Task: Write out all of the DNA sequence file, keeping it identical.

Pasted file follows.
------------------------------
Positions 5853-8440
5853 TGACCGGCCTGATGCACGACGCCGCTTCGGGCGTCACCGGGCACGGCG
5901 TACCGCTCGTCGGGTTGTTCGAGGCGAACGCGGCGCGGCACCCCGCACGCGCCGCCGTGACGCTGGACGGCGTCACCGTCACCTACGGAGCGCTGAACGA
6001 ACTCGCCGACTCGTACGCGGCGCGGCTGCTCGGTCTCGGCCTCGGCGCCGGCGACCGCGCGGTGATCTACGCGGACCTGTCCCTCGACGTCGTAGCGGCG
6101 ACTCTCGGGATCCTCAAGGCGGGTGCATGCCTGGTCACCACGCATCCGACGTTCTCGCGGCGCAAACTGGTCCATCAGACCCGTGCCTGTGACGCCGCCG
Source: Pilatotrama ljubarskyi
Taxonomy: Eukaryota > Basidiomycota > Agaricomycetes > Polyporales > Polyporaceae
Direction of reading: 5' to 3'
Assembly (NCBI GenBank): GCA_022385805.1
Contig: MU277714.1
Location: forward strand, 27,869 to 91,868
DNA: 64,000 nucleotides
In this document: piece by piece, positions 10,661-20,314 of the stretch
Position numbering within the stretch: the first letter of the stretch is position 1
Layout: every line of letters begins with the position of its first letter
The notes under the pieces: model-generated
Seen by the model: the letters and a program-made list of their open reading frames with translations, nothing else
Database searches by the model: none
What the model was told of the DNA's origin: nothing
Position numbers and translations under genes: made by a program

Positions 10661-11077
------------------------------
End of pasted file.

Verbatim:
Positions 5853-8440
5853 TGACCGGCCTGATGCACGACGCCGCTTCGGGCGTCACCGGGCACGGCG
5901 TACCGCTCGTCGGGTTGTTCGAGGCGAACGCGGCGCGGCACCCCGCACGCGCCGCCGTGACGCTGGACGGCGTCACCGTCACCTACGGAGCGCTGAACGA
6001 ACTCGCCGACTCGTACGCGGCGCGGCTGCTCGGTCTCGGCCTCGGCGCCGGCGACCGCGCGGTGATCTACGCGGACCTGTCCCTCGACGTCGTAGCGGCG
6101 ACTCTCGGGATCCTCAAGGCGGGTGCATGCCTGGTCACCACGCATCCGACGTTCTCGCGGCGCAAACTGGTCCATCAGACCCGTGCCTGTGACGCCGCCG
Source: Pilatotrama ljubarskyi
Taxonomy: Eukaryota > Basidiomycota > Agaricomycetes > Polyporales > Polyporaceae
Direction of reading: 5' to 3'
Assembly (NCBI GenBank): GCA_022385805.1
Contig: MU277714.1
Location: forward strand, 27,869 to 91,868
DNA: 64,000 nucleotides
In this document: piece by piece, positions 10,661-20,314 of the stretch
Position numbering within the stretch: the first letter of the stretch is position 1
Layout: every line of letters begins with the position of its first letter
The notes under the pieces: model-generated
Seen by the model: the letters and a program-made list of their open reading frames with translations, nothing else
Database searches by the model: none
What the model was told of the DNA's origin: nothing
Position numbers and translations under genes: made by a program

Positions 10661-11077